(Originally posted on LiveJournal)
I occasionally coach other writers, especially those taking beginning steps. One of my rules of thumb is that if the person has a passion for story, they can eventually learn the craft — if they are willing to do the work, and can listen to criticism. And when I’m working with such writers, I don’t pull punches: if something isn’t working, I’ll say it isn’t working. But I do try to keep it on track with what the writer wanted out of the piece, where they wanted to take me as a Reader.
When I start talking with someone who wants to get into writing, whether it is screenwriting or any other sort, I usually recommend that they go read Blake Snyder’s Save the Cat! book. Blake’s book is a great starting point for developing a story. Once you get going, you may branch out, but if you use his starting points, you are not likely to go drastically astray.
The book first appeared in May of 2005, and I got it that July. And was hooked. It wasn’t that Blake had astonishing new revelations about writing. It was that he could make the points so succinctly and engagingly. Every sentence bounced with enthusiasm for storytelling. Instead of lecturing, his prose conveyed a joy in writing that was infectious. It made you excited about your own storytelling, mostly because it affirmed the mere act of starting to tell a story.
When I found out that Blake was going to do a book signing that September at the Writers Store in Los Angeles, I had to go. I took along my already edge-worn copy to have him sign it. In the course of the conversation, we really hit it off. I was to learn that he had the gift of easy sociability. But he also always delivered on the sense of friendship he conveyed. He was always accessible by email, and he was prompt in responding to emails. Later that year, I took one of the first (if not THE first) of his “Beat Sheet Workshops” — two days with about eight other people working out story kinks. It was an experience worth having.
And after that, as I worked to get The Scribbler’s Guide to the Land of Myth off the ground, he was always very supportive. He was ready with advice, and encouragement. He graciously wrote a blurb for me to use on the back cover. He even recently gave me some advice on how to further market the book, bringing it to a broader audience – advice I mean to follow, once I get plans laid out.
But notice the past tense. I found out this afternoon, that Blake died this morning.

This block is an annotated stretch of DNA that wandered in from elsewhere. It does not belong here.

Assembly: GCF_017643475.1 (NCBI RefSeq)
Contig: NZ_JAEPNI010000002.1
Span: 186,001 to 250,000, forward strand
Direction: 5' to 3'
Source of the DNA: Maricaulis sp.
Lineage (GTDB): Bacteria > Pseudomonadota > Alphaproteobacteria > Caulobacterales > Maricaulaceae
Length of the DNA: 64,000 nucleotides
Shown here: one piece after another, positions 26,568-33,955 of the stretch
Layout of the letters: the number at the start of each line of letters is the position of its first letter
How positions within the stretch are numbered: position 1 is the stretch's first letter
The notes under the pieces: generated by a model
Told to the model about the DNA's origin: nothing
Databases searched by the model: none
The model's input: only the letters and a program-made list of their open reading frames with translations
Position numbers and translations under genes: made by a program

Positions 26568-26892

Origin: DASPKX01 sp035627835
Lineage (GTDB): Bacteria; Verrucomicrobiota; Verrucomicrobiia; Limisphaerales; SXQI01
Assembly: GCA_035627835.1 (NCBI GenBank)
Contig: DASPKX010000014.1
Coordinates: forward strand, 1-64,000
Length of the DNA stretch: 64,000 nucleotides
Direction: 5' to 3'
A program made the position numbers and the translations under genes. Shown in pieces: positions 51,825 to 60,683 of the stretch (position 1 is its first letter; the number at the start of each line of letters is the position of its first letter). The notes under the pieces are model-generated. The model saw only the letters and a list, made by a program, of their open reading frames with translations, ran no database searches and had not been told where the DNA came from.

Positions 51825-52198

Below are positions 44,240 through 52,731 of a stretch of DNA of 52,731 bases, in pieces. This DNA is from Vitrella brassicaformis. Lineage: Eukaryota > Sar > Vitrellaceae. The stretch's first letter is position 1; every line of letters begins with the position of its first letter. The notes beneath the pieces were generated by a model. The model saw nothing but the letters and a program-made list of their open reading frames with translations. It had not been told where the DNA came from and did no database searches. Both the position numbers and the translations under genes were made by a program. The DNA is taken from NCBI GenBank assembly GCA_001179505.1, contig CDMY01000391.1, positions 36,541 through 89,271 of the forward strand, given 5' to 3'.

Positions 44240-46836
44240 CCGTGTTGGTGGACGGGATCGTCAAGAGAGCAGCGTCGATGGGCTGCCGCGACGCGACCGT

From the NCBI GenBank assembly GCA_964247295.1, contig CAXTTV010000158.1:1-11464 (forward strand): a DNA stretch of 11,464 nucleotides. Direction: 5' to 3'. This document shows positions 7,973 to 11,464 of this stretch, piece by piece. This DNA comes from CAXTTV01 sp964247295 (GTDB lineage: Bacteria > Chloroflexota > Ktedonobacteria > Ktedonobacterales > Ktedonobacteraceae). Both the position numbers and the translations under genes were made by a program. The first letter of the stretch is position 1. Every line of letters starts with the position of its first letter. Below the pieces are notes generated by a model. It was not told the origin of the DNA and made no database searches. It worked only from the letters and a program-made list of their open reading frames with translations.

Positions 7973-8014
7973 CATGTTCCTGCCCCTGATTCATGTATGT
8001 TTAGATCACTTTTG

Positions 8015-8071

It is hard to accept that I will not again see him bounce into a room (he really did seem to bounce), his face bright with enthusiasm and expectation. I will not see him engage with a shy, insecure writer and draw him or her out about their story, about what really made them passionate about their story. For he had that gift, too.
Writing should be fun for the writer – this was one thing he managed to convey. Oh, not the grind work of getting something completed: he didn’t pretend that it was not work, nor hard. He didn’t pretend that the editing process could be painless: he knew that editing down a story often meant “killing one’s children”. But over all and under all, he knew that a writer should take joy in the act of writing, the process of creation, that the writer has to love his story.
The story of Blake’s life these last few years has been one of joyful encouragement, of teaching those who were burning to learn how to better craft their stories. I’m sure in his private life he must have faced down times. But he never let it undermine what he had discovered to be his calling for this point in his life: nurturing new writers, guiding them to find the heart of their own stories. He blazed through his story brightly, and now his light has gone out.
But he lit many, many storyteller candles in his passage, and those lights will continue shining.
sartorias – Aug. 5th, 2009
I am sorry about his loss, but may everyone he helped go on to success, and remember his part in that.
scribblerworks – Aug. 5th, 2009
His was an indelible personality. And so many have received encouragement from him, in a way they will never forget.
jpantalleresco – Aug. 6th, 2009
Wow. My condolences. He sounded like a good mentor and friend, and I’m sure you’ll miss him. I hope things are going well for you in the
scribblerworks – Aug. 6th, 2009
Thanks, Josh. Yeah, I’ll miss him.
As for me… doing okay. New season, new opportunities. And I think, going into it with the inspiration of Blake’s life even more bright before me, it’s hard to get too down.
Lots of tears, but also lots of joy.